Case Study

Compelling Reasons for Partner Visas - Case Study

Yunn Chen with Luciano and Andrew

Around 6 years ago our client Luciano and his partner approached us seeking advice on a partner visa application. At the time, Luciano didn’t hold a substantive visa.  This meant that in addition to providing evidence of a genuine and continuing relationship, they needed to demonstrate “compelling reasons” for the grant of the visa (in legal speak this involves requesting a waiver of the “Schedule 3” requirements). From our discussion, it was apparent that there were circumstances in Luciano’s case that could be considered compelling. We gave them an idea of the visa criteria and the process involved, noting that given the threshold of the Department of Home Affairs, there was a possibility of a refusal and that the entire process could take several years.

The Hurdles Involved

Although there are often compelling aspects to most partner visa applications, what’s considered compelling to the average person may not be deemed compelling enough to be granted a Partner visa. Compelling reasons can include being in a long-term de facto or married relationship, having an Australian citizen child together, or that there would be significant hardship to an Australian citizen or permanent resident should the applicant have to apply from outside of Australia.

In Luciano’s case, the application was initially refused by the Department of Home Affairs. We then assisted them with a review application to the Administrative Appeals Tribunal (‘AAT’). At the AAT, applications are considered afresh by a different decision-maker. We assisted Luciano and his partner with preparing further evidence and presenting this evidence at the hearing. The AAT again unfortunately deemed that the situation was not sufficiently compelling. We disagreed with this decision and were able to identify that there was a “legal error” or a mistake in the AAT decision. This led to a successful appeal of the decision to the Federal Circuit Court (‘FCC’).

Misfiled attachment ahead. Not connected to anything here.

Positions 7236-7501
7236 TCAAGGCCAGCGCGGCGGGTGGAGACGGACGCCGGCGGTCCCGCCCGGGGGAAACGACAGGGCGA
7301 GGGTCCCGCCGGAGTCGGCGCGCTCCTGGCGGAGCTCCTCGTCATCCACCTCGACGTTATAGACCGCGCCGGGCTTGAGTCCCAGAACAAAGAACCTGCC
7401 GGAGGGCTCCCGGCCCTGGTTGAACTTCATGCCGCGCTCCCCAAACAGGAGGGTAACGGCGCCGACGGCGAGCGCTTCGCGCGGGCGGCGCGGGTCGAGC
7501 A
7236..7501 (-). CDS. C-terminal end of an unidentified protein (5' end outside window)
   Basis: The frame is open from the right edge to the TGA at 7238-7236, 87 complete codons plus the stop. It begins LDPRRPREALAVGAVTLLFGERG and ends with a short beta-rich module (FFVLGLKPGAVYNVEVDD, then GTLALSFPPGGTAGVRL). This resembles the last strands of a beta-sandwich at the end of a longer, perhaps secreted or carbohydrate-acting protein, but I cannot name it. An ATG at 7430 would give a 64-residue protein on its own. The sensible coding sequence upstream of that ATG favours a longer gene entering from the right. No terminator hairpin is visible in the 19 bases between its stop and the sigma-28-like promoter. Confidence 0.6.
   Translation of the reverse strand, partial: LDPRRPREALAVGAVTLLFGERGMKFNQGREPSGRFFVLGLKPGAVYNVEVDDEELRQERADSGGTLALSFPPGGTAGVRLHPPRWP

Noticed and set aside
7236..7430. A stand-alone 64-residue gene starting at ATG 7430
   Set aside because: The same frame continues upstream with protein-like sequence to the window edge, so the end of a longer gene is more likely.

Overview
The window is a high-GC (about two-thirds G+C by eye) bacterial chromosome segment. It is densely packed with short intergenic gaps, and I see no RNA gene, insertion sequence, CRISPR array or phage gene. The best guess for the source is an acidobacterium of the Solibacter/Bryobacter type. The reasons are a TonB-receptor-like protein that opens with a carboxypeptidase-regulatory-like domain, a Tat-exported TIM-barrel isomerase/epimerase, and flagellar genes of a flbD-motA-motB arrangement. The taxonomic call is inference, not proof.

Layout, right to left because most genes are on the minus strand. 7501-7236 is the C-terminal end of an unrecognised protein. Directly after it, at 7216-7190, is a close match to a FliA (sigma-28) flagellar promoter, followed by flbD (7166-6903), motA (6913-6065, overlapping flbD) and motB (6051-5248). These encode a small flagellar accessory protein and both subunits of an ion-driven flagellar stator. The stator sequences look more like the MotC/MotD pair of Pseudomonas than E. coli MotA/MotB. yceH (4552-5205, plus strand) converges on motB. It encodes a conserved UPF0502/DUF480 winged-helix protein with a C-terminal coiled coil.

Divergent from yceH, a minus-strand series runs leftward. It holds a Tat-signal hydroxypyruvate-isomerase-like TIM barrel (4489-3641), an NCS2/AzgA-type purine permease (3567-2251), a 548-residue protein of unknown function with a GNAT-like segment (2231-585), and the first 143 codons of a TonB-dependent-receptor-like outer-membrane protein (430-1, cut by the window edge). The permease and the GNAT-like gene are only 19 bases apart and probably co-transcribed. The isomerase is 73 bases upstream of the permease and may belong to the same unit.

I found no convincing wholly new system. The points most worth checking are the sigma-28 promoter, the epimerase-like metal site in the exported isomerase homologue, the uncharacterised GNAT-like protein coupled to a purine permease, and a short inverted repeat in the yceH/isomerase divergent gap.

Success at the FCC meant that Luciano and his partner were given a second AAT hearing – another opportunity to provide more evidence of a compelling reason. By this time more than three years had passed since the initial application, and many of Luciano and his partner’s circumstances had changed. The AAT heard the evidence available and was eventually satisfied that there were indeed sufficiently compelling reasons to “remit” the application to the Department of Home Affairs. Luciano was eventually granted a permanent partner visa.  

How We Help

Each partner visa case is unique and where Schedule 3 requirements need to be met, we ensure we are across all aspects of a person’s life to put forward the strongest possible evidence. What we did was to get a full idea of Luciano and his partner’s situation – their family, employment, health, finances, etc –  to understand what compelling reasons there were and how to provide evidence of this. Throughout the process, we also gave feedback and advice on not just the documents but the prospects of success at every turn. Luciano and his partner’s circumstances were ultimately deemed compelling because of the hardship that their Australian citizen family members faced, the difficulties returning to his home country, and the significant hardship to be separated as a couple.

Will This Be Your Journey?

It’s our hope that you won’t need to take such an arduous journey to residency, but if you do find yourself in this position, we hope this gives you an idea of the process involved and how we might be able to help. We’re passionate about helping navigate the complex migration laws, and know that it’s never just a visa that you’re working towards. With a good amount of perseverance, planning, and cautious optimism, it’s possible to get through a process like this successfully.

Luciano’s journey was documented in the SBS four-part series Who Gets To Stay In Australia, first aired in July 2020, available on SBS On Demand. He now owns and runs the successful Peruvian restaurant Ekeko in South Yarra.


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